Field Test: @TheVanMan Takes the Steinhart Ocean Titanium 500 For a Spin
I had seen the Steinhart Ocean Titanium 500 around the entomb networks, discussions, and Instagram a long time prior to getting one on my wrist. It had grabbed my attention from far off on looks alone—gun-metal dim titanium case and arm band with charming blue subtleties on the dial. Steinhart is known to deliver excellent pieces at a wallet amicable value point. The greatest thump against them is their emphasis on delivering respect watches drawing rather vigorously from notable works of art. The Ocean 1 Titanium 500, in any case, is a perfect representation of how great they can be the point at which they branch out a piece. I was excited to at last take one for a spin.
My early introduction of the Ocean Titanium 500 once I’d torn open the transportation box was, “Wow, this is madly light!” I’ve took care of a couple of titanium looks after the years, and the difference to a steel watch on a coordinating arm band finds me napping without fail. I wore the Ocean Titanium on a couple of long climbs in the mountains. Typically I’d pair a steel watch with an elastic or nylon mil-tie to keep things light, yet I kept this one on its wristband and scarcely saw it on the wrist. The drawback to all that delicacy is well documented—titanium is more inclined to scratches, twirls, and scrapes than steel, and the harm will in general be more obvious when it’s there. By and by this isn’t an issue for me, especially with a device watch that I wouldn’t wear with a suit, yet it is something to remember whether scratches make you cringe.
The case plan of Ocean Titanium works effectively utilizing exemplary lines while as yet feeling and looking altogether current. While it’s recorded at 42mm—and by and large 42mm is the furthest reaches of what I prefer—I found that it wears significantly more modest on my 7.5-inch wrist. Two components seemed to add to this. To start with, the dial has a sloped inward part ring that’s unpretentious and inconspicuous, however it gobbles up some land on the dial making it feel somewhat more modest. Second, at a thickness of simply 13mm, the Ocean Titanium boats a generally dainty case, especially for a 500m watch.
The bezel merits some consideration. It’s totally wonderful; there’s actually no alternate method to depict it. It includes a ceramic supplement with BGW9 Super-LumiNova and it truly pops, glancing practically wet in the correct light as though you’ve just arose out of a plunge. The scalloping on the bezel is profound and offers a simple grasp, however I discovered it to be a bit solid in application.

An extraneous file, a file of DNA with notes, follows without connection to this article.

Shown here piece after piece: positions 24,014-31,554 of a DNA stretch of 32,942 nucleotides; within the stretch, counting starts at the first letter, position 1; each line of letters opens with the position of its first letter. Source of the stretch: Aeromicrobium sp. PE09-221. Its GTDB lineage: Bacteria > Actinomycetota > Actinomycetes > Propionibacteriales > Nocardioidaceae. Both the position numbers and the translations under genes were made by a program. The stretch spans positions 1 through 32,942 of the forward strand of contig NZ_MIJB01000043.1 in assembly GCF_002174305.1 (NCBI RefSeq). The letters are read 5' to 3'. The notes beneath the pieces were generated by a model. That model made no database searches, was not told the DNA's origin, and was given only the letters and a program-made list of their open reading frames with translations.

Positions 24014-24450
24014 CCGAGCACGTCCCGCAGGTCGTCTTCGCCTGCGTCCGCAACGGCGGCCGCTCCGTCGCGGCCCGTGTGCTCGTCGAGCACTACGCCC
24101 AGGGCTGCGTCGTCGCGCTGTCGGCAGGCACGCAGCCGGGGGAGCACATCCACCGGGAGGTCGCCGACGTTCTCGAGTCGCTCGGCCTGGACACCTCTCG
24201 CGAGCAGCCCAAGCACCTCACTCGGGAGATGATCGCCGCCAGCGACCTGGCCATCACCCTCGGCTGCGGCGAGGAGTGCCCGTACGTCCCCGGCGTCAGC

Turning the watch over I was shocked to see a presentation back. It’s not all around common on plunge watches and surely not on those appraised to 500 meters. All things considered, one gander at the development and it’s clear why Steinhart did it. The Ocean Titanium flaunts a pleasantly completed Soprod A-10 development enhanced with blued screws, perlage, and a custom brilliant Steinhart rotor. It looks brilliant and it’s a pleasant element to impart to those inquisitive regarding what watch I was wearing.
The dial feels impacted by the Benrus Type 1 military plunge watch, and it does as such positively. It’s strong and effectively readable with liberally lumed records and sword hands. The utilization of blue on the dial truly stuck out. It’s an incredible shading that matches the blue glow of BGW9 and carries oceanic dreams to mind. Combined with the delightful bezel, I ended up handling various inquiries from the two WIS and laypeople the same. The date function—a complication I for the most part don’t really want to have on my watches since it will in general disturb the dial—is incorporated well in the 6 o’clock position and was truly useful.
In the end, the Steinhart Ocean Titanium 500 demonstrated itself not exclusively to be a looker, yet phenomenal in real life. I took it climbing, summited a few mountains, taken part in a two-day fly fishing course, reconstructed a deck, and occupied with some offhand stream side experiences. I came to truly value how low profile it was with the more slender case and the daintiness of the titanium. It’s the principal watch I’ve worn with a fired bezel and it truly intrigued me. I would have wanted to see penetrated hauls for snappy tie trades, however those appear to be uncommon from most brands. All that I’d heard and read about the Ocean Titanium 500 was positively demonstrated and at this value point it’s genuinely intense to beat. It’d work well for any experience you may have.
Photo credit: Gale Straub